"Return Stacking: Strategies for Overcoming a Low Return Environment"
Not exactly RP, but adjacent to it. This is an industry white paper about one way to use leveraged funds to free up space in the portfolios to make them more balanced. Authors are influenced by Risk Parity principles, and provide ideas for implementation, even though they call it something else.
Read the original:
You will need to put in your email address and assent to receiving more information. You can also read a copied and pasted version of the paper here, though the formatting is not as attractive.
Important Points for the RP Investor:
Investors these days are often faced with a dilemma: go for returns and take on concentrated risk, or diversify risk and expect lower returns. The trend is more towards the first option. In order to boost returns, most investors wind up “reaching for yield,” by concentrating allocations on riskier assets. Think of it like stacking coins higher and higher in a stack - the higher it gets, the greater the risk of toppling. The safer alternative would be to make a few smaller stacks, lowering the risk that one will topple, but then you’re are devoting more of your capital to lower-producing assets. Even though such investors acknowledge the risk of focusing on equities, the lower returns expected from a more risk-balanced portfolio are insufficient, leaving investors in a bind.
Consistent with the tenets of Modern Portfolio Theory, the authors Rodrigo Gordillo, Corey Hoffstein, and Adam Butler, introduce the term “Return Stacking,” as a way forward. Simply put, this is the strategic use of leverage to increase equity or bond exposure while saving room for greater investment in risk-balancing alternatives. For ReSolve, this means creating and selling funds to investment managers that use financial derivatives to up their exposure to stocks/bonds, and then actively manage the remaining capital allocations. The image here is of having multiple stacks of coins and using leverage to bring them high enough to provide satisfactory returns:
The beginning section of the paper lays out the case for how “return stacking” can provide a way out of the investor’s dilemma. Next, the authors present a few general approaches to stacking returns. On page 4, the authors go over one of the the simplest: use WisdomTree’s US Efficient Core ETF (NTSX), which uses leverage on Treasury futures to essentially achieve a 90/60 stock/bond allocation, then devote the portfolio real estate freed up by that leverage to invest in diversified asset classes. If instead of 60% of the portfolio in stocks, and 40% in bonds, one could instead devote 67% to NTSX (which is leveraged to mimic the returns of that 60/40), and then the remaining 33% to diverse assets such as commodities, real estate, investment-grade corporate bonds, or whatever. The returns from these asset classes in the space created by the use of leverage are “stacked” on top of the 60/40. On pages 6 through 10, the authors present more sophisticated examples of portfolios following their principles.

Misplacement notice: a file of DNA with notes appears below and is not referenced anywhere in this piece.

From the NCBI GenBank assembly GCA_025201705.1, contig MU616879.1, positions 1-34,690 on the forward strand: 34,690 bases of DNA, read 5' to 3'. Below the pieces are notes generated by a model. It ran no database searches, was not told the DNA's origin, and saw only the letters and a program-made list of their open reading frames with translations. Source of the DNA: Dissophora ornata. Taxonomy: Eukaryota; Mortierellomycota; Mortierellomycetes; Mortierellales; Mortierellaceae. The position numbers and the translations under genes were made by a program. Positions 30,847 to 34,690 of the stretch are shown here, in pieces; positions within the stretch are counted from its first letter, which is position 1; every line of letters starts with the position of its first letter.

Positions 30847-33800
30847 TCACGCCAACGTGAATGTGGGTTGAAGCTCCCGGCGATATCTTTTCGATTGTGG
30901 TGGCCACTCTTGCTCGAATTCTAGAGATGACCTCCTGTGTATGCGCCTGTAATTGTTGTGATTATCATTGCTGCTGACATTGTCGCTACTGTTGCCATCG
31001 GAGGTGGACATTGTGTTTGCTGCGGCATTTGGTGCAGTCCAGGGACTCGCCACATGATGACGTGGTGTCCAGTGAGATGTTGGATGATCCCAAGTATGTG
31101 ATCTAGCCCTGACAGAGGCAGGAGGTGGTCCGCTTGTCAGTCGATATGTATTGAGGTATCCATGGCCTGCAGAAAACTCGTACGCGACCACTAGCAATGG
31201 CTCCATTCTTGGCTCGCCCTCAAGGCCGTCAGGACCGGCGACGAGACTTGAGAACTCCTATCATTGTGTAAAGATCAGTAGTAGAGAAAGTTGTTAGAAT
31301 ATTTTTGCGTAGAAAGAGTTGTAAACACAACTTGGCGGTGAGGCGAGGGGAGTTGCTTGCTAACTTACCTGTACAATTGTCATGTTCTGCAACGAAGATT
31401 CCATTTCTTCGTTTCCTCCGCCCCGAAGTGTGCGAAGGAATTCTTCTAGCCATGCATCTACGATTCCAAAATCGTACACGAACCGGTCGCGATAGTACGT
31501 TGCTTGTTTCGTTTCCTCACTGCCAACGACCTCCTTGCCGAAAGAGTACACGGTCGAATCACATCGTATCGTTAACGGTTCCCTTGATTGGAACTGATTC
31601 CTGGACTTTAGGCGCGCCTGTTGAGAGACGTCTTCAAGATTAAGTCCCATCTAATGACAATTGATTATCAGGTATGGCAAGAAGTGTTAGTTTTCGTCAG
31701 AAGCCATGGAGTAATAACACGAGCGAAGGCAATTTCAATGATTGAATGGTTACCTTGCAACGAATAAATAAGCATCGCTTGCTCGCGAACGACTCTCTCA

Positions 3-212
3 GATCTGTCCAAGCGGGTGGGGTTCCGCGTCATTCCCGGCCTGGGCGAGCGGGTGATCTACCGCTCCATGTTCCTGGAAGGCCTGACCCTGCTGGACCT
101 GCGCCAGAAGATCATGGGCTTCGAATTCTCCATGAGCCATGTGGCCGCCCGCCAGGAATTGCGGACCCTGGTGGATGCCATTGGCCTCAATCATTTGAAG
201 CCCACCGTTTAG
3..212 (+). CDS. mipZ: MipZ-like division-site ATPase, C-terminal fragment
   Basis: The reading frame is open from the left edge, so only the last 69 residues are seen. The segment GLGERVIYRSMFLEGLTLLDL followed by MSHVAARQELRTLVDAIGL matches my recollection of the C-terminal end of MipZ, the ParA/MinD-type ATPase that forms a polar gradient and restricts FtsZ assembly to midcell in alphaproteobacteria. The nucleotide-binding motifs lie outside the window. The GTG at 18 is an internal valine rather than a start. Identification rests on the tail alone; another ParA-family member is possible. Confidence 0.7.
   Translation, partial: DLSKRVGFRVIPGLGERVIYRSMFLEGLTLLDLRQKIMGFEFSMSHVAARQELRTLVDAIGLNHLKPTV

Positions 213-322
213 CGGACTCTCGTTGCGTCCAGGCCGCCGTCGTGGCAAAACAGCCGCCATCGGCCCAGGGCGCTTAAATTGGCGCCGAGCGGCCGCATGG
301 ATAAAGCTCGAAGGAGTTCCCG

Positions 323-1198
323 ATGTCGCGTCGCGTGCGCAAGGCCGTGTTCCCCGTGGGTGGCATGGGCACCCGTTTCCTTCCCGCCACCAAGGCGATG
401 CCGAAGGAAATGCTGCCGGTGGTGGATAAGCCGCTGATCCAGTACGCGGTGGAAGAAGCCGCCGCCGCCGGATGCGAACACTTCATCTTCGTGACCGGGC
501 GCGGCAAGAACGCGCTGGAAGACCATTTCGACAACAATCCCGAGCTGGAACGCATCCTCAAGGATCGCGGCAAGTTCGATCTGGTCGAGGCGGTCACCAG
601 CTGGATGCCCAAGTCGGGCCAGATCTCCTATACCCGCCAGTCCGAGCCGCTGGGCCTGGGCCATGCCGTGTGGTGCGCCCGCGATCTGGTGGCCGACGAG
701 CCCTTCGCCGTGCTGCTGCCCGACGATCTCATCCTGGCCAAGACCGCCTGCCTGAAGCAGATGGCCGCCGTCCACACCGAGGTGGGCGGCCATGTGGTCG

The authors introduce “Return Stacking” as a trademarked term, and describe it as a “novel investment concept, accessible to all investors, which is designed to seek higher returns with less risk.” Yet it isn’t that novel, though I understand the need to carve out space in the competitive investment industry. Really, it’s the same ideas that Ray Dalio covered in his 2011 paper, “Engineering Targeted Returns and Risks.” You can read my full write-up of the paper here, but, basically, Dalio advocates using moderate leverage to create risk-balanced portfolios that still have the same total exposure to stocks and bonds. “Return Stacking” is also another way of describing what I call the second of the two paths for Risk Parity portfolios.
The paper concludes with some summative thoughts on Return Stacking as a concept for widespread adoption. On page 10, they acknowledge the aversion many people have to using leverage, though they answers those fears well, noting that prudent use of leverage can lower risk, and anyway, leverage is used more commonly than most people realize, with mostly benign impact (leverage to buy houses, investing companies which themselves are leveraged, etc.). On page 11, the authors note that a drawback of Return Stacking is higher fees for investors (true, the use of leverage through embedded leverage ETFs is much higher than with regular ETFs; the interest rate for margin loans even higher, if you go that route). The authors counter that increased diversification, increased exposure, and rebalancing benefits make up for higher costs. They also claim that the higher returns are worth it, and provide evidence of how Return Stacking has beaten a traditional 60/40 over the past twenty years.
All things considered, probably worth a read for RP investors, especially those using or thinking about using leverage. While not mentioning Risk Parity by name very much, it nevertheless has a great deal of practical insight for RP investors. Also, easy to read and to the point.
This paper’s authors are Rodrigo Gordillo, Corey Hoffstein, and Adam Butler. It was published by ReSolve Asset Management, a Canadian asset management group, and Newfound Research, a quantitative investment research firm out of Boston. Gordillo and Butler are with the former; Hoffstein with the latter.
This is the roughly the same group that produces a podcast called Gestalt University, which is pretty advanced and very much geared towards professional investment managers, but is still worth a listen if you’re hungry for more commentary on portfolio construction. Thai episode, in particular, is focused on this Return Stacking Paper (also available in podcast form):
Gordillo and Butler, along with ReSolve CEO Michael Philbrick, also wrote Adaptive Asset Allocation, which is at the top of my reading list: